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Frequently Asked Questions FAQ – Expeditious Naturalization

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					                                                U.S. Department of Homeland Security
                                                                2675 Prosperity Avenue




                                                                      Fairfax, VA 22031



           Frequently Asked Questions (FAQ) – Expeditious
                          Naturalization

       Spouse of a U.S. Citizen Regularly Stationed Abroad and
                Residing Abroad at the Time of Filing

What is expeditious naturalization?
Expeditious naturalization is available to individuals who are seeking to naturalize
as the spouse of a U.S. citizen who is regularly stationed abroad. The eligibility
requirements for this category of naturalization applicants are outlined in section
319(b) of the Immigration and Nationality Act (INA) and section 319.2, Title 8, Code
of Federal Regulations.

Although U.S. Citizenship and Immigration Services (USCIS) gives priority to and
provides special handling for these types of naturalization applications, an
interview, which is a mandatory part of the application process, cannot be
scheduled until your background checks have been completed.

Where can I obtain           forms   and    information    about    Naturalization
Requirements?
You may obtain the N-400 application form and a copy of A Guide to Naturalization
from our website at www.uscis.gov.

What requirements must I meet for naturalization under section 319(b) of
the INA?
   •    You must be a lawful permanent resident at the time of your interview.
   •    You must meet the applicable naturalization requirements outlined in
        sections 312 and 316 of the INA and Title 8, Code of Federal Regulations
        (physical presence is not required).
   •    You must be married to a U.S. citizen and living together in a valid marital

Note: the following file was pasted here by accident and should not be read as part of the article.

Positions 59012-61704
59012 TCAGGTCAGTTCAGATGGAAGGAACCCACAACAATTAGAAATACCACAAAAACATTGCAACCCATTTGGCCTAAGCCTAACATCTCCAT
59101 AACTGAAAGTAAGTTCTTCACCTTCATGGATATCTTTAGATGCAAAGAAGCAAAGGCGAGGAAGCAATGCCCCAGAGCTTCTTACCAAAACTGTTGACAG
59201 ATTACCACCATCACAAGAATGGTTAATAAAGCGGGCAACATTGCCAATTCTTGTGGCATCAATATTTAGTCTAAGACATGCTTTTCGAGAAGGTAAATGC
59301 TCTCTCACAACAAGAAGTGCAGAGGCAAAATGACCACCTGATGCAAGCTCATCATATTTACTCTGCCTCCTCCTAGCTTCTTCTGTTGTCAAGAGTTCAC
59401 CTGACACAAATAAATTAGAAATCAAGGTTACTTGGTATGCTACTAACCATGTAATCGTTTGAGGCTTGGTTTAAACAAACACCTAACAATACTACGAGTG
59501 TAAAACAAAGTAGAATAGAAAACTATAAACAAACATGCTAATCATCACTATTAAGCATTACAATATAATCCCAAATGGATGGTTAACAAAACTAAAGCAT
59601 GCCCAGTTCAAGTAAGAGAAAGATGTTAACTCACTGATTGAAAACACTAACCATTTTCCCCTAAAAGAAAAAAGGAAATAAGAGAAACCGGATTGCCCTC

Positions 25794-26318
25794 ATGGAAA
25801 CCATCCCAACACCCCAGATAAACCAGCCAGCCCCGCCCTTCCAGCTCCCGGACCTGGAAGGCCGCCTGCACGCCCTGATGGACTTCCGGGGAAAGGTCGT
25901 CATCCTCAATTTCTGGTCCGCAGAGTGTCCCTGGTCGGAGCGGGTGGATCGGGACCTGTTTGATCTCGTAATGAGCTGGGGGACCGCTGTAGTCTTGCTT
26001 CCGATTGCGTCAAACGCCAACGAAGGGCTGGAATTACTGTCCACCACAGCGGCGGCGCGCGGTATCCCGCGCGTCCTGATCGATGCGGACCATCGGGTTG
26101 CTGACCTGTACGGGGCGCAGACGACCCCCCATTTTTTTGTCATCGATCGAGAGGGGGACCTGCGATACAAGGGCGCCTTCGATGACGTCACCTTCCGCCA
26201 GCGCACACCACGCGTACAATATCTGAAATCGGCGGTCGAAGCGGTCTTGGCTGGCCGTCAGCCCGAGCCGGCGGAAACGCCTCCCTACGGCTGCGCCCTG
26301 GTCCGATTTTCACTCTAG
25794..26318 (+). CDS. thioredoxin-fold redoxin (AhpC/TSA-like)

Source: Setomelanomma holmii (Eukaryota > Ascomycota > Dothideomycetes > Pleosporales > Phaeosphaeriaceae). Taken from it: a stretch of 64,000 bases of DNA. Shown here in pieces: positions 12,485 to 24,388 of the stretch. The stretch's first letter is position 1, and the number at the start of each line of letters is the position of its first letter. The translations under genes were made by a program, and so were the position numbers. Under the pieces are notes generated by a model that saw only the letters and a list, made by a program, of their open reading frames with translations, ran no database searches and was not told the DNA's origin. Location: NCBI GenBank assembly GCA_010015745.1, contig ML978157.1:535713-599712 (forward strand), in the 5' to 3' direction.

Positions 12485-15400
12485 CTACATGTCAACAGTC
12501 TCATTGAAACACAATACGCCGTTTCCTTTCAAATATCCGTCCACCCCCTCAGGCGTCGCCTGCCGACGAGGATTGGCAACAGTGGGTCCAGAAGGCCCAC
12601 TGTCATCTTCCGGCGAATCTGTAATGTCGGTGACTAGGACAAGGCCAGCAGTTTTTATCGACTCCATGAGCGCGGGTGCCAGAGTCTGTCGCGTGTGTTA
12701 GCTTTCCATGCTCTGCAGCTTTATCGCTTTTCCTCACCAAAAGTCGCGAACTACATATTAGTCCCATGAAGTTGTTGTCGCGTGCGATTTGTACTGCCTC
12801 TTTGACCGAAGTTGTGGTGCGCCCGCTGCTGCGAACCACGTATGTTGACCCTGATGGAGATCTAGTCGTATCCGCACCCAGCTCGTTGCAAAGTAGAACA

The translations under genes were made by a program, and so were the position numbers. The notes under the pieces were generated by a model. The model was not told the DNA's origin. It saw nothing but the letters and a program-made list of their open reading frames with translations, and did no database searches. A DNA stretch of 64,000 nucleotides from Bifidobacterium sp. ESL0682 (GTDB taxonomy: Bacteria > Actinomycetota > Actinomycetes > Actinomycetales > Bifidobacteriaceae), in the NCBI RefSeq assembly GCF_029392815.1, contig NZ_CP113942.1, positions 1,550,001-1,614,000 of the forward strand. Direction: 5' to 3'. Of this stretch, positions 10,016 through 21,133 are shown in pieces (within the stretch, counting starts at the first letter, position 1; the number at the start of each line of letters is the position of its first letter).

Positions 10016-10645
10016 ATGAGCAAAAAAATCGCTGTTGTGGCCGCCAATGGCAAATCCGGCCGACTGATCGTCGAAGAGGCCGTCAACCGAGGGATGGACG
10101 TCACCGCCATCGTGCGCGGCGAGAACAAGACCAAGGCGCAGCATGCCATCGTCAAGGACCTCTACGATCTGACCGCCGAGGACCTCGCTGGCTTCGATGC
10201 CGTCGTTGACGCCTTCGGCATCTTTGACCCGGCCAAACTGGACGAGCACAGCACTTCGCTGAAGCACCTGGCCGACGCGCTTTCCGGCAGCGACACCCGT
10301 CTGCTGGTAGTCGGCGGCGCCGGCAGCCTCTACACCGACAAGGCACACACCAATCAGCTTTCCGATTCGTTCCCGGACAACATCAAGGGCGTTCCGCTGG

union.
   •    Your U.S. citizen spouse must be “regularly stationed abroad” as:
           o A member of the U.S. Armed Forces;
           o An employee or an individual under contract to the U.S. government;
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FAQ – 319(b) of the INA

          o An employee of an American institution of research recognized as such
            by the Attorney General;
          o An employee of an American-owned firm or corporation engaged in the
            development of foreign trade and commerce for the United States;
          o An employee of a public international organization of which the
            United States is a member by law or treaty; or
          o A person who performs ministerial or priestly functions for a religious
            denomination or an interdenominational organization with a valid
            presence in the United States.

   •   You must show evidence that you will depart to join your U.S. citizen spouse
       within 45 days of your naturalization.

What does the term “regularly stationed abroad” mean regarding my
spouse’s employment?
The term “regularly stationed abroad” means that the overseas employment
contract for your spouse clearly shows that your spouse’s employment will
continue abroad for at least one year after the date that you will be
naturalized.        When possible, you should file your application prior to your
departure overseas. If you are already overseas, you should file your application
only if the end date of your spouse’s employment contract will allow you to meet the
eligibility criterion of having at least one year remaining overseas at the time of